Photo credit: magnumfasteners.com
Mid-Continent Nail Corporation manufactures a variety of nails including paper tape nails and industrial pallet nails. The firm has been operating in Missouri for over 30 years. The company’s website says its mission is “to be located in the heart of the USA, reflecting and living the values that make this country great such as hard work, respect, optimism, a can-do attitude, and an indomitable spirit.”
The North American Free Trade Agreement (NAFTA) has allowed the company to access the intermediate inputs at globally competitive prices, including steel from Mexico. The lower input costs enabled the company to hire skilled American workers and maintain a presence in Missouri to offer quick delivery to American consumers.
The imposition of 25 percent steel tariff raised the firm’s production costs, which they had to reflect in the price of their nails. A box of 50 nails that previously cost $27 per box now costs $32.50, turning customers off. Lower sales from the tariffs have created major setbacks for the company. In June, the company had to let go of 60 employees. More employees have decided to pursue other jobs rather than face the risk of layoffs. Company officials predict that the firm will eventually go out of business completely or relocate to Mexico.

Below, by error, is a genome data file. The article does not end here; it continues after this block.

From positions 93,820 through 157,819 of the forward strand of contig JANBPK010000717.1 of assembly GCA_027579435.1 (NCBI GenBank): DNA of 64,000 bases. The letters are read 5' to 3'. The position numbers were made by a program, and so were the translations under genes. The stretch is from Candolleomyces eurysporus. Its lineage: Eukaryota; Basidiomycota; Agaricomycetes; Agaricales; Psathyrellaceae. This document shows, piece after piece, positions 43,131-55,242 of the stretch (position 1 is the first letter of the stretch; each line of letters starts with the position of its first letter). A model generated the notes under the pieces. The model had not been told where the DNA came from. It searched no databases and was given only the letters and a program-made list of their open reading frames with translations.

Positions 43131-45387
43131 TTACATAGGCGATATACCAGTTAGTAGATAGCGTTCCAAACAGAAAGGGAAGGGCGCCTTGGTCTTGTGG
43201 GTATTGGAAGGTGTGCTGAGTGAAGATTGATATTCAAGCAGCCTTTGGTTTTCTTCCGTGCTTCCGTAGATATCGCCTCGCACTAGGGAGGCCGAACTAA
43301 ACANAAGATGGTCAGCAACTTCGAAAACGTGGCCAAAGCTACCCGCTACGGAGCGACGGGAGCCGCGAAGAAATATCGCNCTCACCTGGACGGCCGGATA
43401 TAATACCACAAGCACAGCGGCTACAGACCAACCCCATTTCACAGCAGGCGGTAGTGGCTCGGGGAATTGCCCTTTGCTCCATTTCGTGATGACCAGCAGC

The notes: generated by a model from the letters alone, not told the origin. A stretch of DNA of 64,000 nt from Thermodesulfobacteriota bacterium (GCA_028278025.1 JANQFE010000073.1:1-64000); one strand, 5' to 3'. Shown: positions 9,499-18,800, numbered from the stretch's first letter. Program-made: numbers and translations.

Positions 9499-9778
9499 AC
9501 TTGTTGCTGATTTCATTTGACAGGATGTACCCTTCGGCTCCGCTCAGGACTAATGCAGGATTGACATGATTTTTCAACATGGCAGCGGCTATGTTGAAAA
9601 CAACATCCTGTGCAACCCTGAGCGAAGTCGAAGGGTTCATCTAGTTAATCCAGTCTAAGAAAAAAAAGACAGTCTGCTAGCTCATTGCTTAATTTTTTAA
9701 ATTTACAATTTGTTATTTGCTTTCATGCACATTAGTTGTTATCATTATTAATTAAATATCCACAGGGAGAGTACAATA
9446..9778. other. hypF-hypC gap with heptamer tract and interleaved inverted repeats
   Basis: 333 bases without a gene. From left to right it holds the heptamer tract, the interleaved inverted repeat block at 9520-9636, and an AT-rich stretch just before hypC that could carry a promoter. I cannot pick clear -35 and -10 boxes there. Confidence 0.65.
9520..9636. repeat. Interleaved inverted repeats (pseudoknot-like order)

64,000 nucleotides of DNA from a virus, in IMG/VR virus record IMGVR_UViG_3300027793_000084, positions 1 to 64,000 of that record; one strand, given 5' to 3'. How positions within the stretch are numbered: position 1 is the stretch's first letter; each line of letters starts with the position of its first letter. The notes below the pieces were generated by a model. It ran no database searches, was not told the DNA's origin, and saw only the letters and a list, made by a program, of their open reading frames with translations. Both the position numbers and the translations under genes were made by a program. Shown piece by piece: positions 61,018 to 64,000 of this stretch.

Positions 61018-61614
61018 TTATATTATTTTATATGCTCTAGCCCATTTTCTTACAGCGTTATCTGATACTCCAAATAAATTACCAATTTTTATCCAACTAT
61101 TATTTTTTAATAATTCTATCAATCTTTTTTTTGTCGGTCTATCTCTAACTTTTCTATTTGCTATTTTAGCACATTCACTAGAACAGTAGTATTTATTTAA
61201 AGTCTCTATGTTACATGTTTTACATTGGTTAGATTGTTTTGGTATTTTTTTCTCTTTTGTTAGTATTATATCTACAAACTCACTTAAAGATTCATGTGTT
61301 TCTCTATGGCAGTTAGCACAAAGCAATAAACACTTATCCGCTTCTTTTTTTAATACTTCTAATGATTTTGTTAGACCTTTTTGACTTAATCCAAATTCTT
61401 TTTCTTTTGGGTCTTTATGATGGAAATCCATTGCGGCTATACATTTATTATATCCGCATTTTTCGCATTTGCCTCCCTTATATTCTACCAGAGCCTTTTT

Chris Pratt, the general manager, told National Public Radio (NPR), “I’m fighting for our 500 jobs and myself.” The firm has been filing requests for tariff exemptions for the steel it imports. On June 18, the firm submitted 24 separate exclusion requests for a total of 94,105,825 kilograms of steel.
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Christine McDaniel a former senior economist with the White House Council of Economic Advisers and deputy assistant Treasury secretary for economic policy, is a senior research fellow with the Mercatus Center at George Mason University.